The Enterprise Architecture Center Of Excellence, or commonly known as the EACOE, is the industry name in advancing enterprise architecture as a concept and a business sector. It operates under the assumption that strategic enterprise architecture is necessary for businesses to be successful in a post-digital transformation era.
As such, EACOE is the leading resource for industry professionals to learn about enterprise architecture, while learning how to implement methodologies and disciplines using standard best practices.
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The EACOE Framework, also known as Enterprise Architecture Framework, and commonly known as the Zachman Framework, is the recognized resource for best practices in enterprise architecture.
Below, we will discuss:
- Enterprise architecture, as a general concept;
- Enterprise architecture, specific to the EACOE framework; and
- How to best apply what you’ve learned to your enterprise infrastructure.
If you’ve been thinking about organizing your enterprise architecture, keep reading.
The EACOE, the leading experts on enterprise architecture, defines this concept as:
[A] kind of planning based on the strategic vision of the company. It helps in creating a synergy of the firm’s various capabilities and guiding them towards strategic goals. It lays out a clear framework of a company’s structure, personnel, technology and business, called enterprise architecture framework.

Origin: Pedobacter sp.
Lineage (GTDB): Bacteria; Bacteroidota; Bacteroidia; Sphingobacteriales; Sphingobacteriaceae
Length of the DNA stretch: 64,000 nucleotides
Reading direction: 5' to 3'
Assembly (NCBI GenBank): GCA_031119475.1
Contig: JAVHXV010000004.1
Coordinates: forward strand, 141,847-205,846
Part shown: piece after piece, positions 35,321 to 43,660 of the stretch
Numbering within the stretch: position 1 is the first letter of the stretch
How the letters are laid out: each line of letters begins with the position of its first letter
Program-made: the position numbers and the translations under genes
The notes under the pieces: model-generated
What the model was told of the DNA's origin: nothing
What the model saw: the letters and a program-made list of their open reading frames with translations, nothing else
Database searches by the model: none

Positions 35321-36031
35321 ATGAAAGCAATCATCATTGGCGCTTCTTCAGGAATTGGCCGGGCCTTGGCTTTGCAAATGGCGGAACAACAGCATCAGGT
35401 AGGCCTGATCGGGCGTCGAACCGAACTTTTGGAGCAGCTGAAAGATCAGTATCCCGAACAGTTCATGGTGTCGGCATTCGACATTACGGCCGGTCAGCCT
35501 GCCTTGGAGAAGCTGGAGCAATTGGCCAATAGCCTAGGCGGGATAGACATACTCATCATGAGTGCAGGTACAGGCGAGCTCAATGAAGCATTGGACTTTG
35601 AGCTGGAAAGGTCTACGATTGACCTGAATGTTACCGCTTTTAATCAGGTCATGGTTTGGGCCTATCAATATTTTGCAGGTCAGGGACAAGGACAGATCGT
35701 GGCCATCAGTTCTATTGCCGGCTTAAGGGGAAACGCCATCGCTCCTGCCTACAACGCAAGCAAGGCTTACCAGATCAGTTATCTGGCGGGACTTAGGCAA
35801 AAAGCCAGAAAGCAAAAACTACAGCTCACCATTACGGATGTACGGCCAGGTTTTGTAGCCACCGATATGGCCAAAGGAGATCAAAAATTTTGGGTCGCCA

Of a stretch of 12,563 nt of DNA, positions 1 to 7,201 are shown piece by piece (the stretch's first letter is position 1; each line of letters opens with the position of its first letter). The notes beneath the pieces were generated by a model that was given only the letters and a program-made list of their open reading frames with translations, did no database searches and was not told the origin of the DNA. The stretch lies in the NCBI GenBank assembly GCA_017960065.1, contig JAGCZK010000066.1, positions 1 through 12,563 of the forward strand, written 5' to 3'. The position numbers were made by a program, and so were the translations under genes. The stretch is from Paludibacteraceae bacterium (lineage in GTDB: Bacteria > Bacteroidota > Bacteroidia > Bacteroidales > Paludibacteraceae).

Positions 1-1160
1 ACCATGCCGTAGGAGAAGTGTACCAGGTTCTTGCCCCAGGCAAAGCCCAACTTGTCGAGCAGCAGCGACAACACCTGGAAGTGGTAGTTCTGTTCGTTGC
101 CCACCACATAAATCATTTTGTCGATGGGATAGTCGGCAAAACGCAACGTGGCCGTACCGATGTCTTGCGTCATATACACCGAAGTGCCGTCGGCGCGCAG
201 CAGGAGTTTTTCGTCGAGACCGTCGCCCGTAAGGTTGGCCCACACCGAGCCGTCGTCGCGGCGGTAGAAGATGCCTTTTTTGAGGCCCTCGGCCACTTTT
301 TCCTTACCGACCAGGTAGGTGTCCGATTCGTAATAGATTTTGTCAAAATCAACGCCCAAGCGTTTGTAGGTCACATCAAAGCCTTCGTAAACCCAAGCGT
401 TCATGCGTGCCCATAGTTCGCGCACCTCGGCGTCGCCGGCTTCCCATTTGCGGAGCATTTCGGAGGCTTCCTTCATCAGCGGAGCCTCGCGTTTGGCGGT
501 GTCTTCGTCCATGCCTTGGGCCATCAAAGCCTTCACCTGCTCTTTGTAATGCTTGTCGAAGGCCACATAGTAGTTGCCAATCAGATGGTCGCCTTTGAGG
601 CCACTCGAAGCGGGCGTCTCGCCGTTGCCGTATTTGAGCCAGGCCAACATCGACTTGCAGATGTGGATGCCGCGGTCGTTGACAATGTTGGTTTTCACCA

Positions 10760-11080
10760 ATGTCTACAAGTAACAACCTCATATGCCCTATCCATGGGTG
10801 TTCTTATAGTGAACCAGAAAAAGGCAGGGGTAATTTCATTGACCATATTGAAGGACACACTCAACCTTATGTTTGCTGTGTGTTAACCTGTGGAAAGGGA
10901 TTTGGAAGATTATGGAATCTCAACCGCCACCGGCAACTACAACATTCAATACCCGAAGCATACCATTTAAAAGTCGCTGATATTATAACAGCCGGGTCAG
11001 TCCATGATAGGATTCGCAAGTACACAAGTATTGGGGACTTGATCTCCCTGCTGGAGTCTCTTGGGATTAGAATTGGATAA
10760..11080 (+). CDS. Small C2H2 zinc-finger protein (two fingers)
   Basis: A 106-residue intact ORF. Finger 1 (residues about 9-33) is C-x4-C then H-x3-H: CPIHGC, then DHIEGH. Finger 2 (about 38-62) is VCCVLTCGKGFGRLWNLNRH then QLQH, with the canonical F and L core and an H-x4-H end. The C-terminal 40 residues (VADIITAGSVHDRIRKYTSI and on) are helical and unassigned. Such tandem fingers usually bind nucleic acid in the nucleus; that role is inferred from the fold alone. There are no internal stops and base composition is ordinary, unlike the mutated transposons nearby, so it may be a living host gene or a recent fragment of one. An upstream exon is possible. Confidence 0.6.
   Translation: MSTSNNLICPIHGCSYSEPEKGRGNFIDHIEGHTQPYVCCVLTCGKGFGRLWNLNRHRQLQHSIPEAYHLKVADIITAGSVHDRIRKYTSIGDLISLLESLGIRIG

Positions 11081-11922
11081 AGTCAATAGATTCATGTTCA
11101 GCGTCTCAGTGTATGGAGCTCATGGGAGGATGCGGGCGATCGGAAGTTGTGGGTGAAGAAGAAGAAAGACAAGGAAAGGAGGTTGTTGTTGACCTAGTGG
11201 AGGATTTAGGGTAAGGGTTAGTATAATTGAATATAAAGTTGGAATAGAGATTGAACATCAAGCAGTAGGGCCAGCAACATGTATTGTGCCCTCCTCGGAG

Enterprise architecture is a system that relies on graphic impact to convey important context and business insights, driven by domains, layers, and various views. The EACOE provides the foundation for enterprise architecture with its framework.
More than twenty years ago, businesses began realizing the key to operations success was people, process, and technology.
That may have become the enterprise buzzword of the century but embodying it took strategy. Stakeholders learned that mapping people, processes, and technology simply was not enough, they needed to be able to add other more abstract layers and concepts like goals, objectives, and values.
The reason enterprise architecture is so important is that it helps companies get more of a transparent view of how their people, processes, and technology interact with various other aspects of the business.
Types of Enterprise Frameworks
There are several types of enterprise frameworks. Although we’re focusing on EACOE today, also known as the Zachman Framework, there are three other frameworks used widely across different industries. All deserve an honorable mention in this blog:
The Zachman Framework is the one on which we’ll focus. More to come on this below, but the Zachman Framework is an innovative framework focusing on the intersection between stakeholder interests and business-critical questions.